Electronic Thesis and Dissertation Repository


Doctor of Philosophy




Dr. Rebecca Coulter


In order to explore the forming subjectivities of rural young women, the material and discursive conditions of girls’ lives are examined with a focus on how rural adolescent girls come to understand themselves within their worlds, how their consciousness of limitations and possibilities develops, and how this translates into agency and self-direction. The analysis draws on data collected during five months of ethnographic research with seven grade ten, eleven, and twelve female students in a rural community in Ontario’s near north. It starts from their experiences in order to look at their lives and options from their standpoint.

Using Bourdieu’s social theory, feminist standpoint theory, and scholarship on place, this study builds on and contributes to the critical scholarship on girlhood and rurality, and the infrequently considered intersection of these two social constructs. Also considered are the ways in which social media redefines these social constructs and has significant impacts on how these rural girls’ understand themselves, understand and relate to others, and construct visions for their futures.

Through data collected from four individual interviews with each participant, including one interview using photo-voice methods, and four focus group sessions in which the girls had considerable control over the topics, the young women reveal temporal understandings of themselves as they discuss who they “were,” who they “are,” and who they “want to be.” As the girls interpreted their material conditions and negotiated the discourses available to them, a consciousness of life’s possibilities and limitations emerged. These young women envisioned their future selves, largely in opposition to the place-based discourses they felt were stigmatizing. Revealing ambivalence toward their rural locality, the young women celebrated the nurturing power of nature and the rural but felt the pull of the alluring urban where they envisioned escaping the stigmas of rural life to become “successful.” Apparent, too, is their expanding knowledge of a hierarchy of place, which they both accept and resist. The analysis also reveals how providing the participants with a safe space where their individual and collective voices were heard and privileged, fostered consciousness-raising and learning.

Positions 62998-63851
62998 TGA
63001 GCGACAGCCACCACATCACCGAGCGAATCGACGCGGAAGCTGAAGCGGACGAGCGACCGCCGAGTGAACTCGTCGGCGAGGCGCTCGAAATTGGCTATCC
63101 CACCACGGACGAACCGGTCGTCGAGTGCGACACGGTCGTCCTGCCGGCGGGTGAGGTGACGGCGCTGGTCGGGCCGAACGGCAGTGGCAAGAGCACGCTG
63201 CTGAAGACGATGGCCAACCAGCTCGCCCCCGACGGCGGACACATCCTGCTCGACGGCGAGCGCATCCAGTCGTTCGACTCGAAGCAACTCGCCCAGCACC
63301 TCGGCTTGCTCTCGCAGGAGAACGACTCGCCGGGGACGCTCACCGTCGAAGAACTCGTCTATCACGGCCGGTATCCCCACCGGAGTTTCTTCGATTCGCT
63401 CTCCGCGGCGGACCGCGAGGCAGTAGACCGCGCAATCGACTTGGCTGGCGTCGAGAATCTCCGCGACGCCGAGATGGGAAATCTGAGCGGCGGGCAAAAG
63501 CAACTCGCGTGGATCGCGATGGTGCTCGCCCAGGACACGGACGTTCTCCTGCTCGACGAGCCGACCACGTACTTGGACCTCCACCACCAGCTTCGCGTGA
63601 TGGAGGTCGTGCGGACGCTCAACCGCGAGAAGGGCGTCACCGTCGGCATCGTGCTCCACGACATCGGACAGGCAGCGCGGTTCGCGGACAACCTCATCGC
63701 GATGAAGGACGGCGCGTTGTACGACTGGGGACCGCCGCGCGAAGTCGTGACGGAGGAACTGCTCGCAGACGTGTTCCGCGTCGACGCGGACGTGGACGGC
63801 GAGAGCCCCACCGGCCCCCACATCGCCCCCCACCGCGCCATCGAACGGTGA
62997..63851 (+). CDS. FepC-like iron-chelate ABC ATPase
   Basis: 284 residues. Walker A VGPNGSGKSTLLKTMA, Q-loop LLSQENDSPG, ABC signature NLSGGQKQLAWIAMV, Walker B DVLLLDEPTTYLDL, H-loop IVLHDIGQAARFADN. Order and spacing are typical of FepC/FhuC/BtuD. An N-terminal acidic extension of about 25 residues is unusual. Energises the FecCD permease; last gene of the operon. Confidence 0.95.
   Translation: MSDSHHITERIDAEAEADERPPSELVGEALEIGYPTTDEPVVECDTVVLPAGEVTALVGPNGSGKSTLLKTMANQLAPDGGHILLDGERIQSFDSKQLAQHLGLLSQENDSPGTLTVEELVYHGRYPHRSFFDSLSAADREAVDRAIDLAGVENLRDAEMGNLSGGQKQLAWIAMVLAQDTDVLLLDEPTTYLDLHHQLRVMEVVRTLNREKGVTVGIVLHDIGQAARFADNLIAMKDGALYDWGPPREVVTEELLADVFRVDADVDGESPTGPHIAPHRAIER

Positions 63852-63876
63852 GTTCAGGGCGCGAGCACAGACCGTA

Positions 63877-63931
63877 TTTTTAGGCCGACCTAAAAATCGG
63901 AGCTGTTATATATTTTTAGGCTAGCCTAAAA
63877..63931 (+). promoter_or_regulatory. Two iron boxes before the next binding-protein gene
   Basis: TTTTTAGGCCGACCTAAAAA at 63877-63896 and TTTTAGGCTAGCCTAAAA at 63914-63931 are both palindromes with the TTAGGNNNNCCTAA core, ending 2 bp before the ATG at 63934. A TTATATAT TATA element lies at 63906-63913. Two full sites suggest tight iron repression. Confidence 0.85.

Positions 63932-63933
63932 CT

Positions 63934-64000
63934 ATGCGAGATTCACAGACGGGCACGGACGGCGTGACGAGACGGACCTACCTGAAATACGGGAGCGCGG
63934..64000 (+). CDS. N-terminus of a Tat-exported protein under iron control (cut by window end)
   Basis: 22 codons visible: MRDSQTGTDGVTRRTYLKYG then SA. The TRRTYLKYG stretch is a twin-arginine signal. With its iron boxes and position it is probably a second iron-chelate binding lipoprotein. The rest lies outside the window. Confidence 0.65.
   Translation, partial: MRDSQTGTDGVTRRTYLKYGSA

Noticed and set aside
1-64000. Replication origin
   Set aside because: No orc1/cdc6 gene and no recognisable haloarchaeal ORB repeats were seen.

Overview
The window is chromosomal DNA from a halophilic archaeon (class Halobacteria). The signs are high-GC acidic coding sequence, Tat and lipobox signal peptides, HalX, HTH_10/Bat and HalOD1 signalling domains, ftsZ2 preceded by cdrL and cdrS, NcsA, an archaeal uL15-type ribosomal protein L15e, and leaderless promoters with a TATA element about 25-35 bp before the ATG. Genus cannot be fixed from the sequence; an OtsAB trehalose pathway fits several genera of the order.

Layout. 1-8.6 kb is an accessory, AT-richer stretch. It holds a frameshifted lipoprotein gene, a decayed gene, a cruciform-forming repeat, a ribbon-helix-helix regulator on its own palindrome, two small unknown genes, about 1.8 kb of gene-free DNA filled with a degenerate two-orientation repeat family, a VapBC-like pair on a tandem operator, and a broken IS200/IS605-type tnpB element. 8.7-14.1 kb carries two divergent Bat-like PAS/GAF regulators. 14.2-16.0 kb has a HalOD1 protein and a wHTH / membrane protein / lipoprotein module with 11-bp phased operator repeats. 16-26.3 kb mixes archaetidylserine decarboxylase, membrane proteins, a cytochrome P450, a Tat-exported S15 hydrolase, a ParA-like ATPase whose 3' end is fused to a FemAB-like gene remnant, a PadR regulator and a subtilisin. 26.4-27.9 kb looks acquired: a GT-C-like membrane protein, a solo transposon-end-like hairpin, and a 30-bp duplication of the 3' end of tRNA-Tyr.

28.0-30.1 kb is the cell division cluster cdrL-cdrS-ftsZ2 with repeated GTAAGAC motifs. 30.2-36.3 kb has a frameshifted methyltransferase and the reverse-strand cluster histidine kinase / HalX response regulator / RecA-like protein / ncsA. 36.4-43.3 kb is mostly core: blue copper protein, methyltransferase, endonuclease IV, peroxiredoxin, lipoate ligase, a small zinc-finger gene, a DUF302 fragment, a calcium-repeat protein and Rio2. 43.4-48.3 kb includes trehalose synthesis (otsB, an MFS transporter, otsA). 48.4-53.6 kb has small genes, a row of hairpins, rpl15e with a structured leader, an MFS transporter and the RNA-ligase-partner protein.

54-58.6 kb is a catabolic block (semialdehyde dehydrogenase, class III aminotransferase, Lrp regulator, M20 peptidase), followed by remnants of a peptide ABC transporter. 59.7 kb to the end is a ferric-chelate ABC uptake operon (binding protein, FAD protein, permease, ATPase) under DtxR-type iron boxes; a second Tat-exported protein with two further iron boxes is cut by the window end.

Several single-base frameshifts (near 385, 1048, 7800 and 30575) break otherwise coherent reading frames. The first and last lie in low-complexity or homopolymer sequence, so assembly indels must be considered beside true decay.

Included in

Education Commons